Musica Harmonia, a chamber group including Eastern Mennonite University (EMU) music professor Joan Griffing, is slated to perform at EMU and as part of the Forbes Center for the Performing Arts 2017-2018 Masterpiece Season at James Madison University this fall.
The EMU concert is Saturday, Sept. 30, at 7:30 p.m. in Martin Chapel and is free and open to the public. Donations are invited to support EMU’s music scholarship fund.
The chamber group also performs Sunday, Oct. 1, at 2 p.m. at JMU’s Forbes Center. Ticket information is available here.
At the concerts, Musica Harmonia will perform “Midnight Child,” a spiritual for string trio by Charles Washington; a piano quartet in D minor, op 8 for piano, violin, viola and cello by Noskowski; and the three-section “When the Spirit Sings” by Quaker composer Gwyneth Walker, who composed the string trio piece specifically for Musica Harmonia and will be in attendance.
Pianist Naoko Takao will join the trio for the Noskowski quartet in the performances.
Griffing is a founding member of Musica Harmonia, which formed in 2007 to promote peace and cultural understanding through musical collaboration. Its other founding members are cellist Beth Vanderborgh and violist Diane Phoenix-Neal.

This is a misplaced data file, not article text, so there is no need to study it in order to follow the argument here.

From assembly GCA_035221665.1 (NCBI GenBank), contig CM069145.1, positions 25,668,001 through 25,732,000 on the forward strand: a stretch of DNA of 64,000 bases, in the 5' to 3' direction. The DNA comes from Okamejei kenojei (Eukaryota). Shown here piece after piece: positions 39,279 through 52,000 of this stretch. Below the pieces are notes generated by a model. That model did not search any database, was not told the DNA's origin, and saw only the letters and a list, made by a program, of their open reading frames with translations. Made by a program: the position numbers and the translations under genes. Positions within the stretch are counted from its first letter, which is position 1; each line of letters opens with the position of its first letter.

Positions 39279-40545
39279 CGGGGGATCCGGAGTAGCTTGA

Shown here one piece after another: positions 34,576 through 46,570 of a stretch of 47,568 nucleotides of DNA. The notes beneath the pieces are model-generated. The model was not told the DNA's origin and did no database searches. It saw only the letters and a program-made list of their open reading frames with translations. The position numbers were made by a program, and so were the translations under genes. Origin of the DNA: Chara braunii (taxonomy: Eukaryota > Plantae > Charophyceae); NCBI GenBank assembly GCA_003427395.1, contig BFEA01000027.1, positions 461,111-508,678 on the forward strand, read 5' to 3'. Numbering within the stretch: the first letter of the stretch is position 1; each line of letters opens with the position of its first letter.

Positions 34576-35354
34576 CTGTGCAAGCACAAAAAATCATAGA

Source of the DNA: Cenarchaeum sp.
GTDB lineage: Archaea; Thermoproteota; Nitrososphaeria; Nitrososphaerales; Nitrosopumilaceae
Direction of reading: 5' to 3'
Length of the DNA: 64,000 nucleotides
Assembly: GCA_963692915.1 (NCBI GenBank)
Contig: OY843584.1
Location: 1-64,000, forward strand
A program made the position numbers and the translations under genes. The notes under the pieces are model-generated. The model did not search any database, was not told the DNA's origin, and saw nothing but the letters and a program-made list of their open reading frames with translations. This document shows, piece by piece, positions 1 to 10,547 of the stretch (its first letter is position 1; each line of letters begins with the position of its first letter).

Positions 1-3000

The group, which has performed in Brazil, Australia, Puerto Rico and across the United States, has a bigger mission than simply performing music, said Griffing.
“Music is an international language. It brings people from diverse cultures together. That’s what we’re interested in, using music as an instrument for peacebuilding,” she said.
In January, the group released its first album When the Spirit Sings. Among other works, it features “The Peacemakers,” with music composed by Walker for poems by EMU professor Marti Eads that she based on the book Mighty Be Our Powers: How Sisterhood, Prayer, and Sex Changed a Nation at War by EMU graduate and Nobel Peace Laureate Leymah Gbowee.
In addition to performance, Griffing’s interest in music as an instrument for peacebuilding has called her to international studies. In fall 2012, she spent five months in New Zealand, collaborating with artists at the University of Otago in Dunedin and studying the role of music in peace and conflict issues.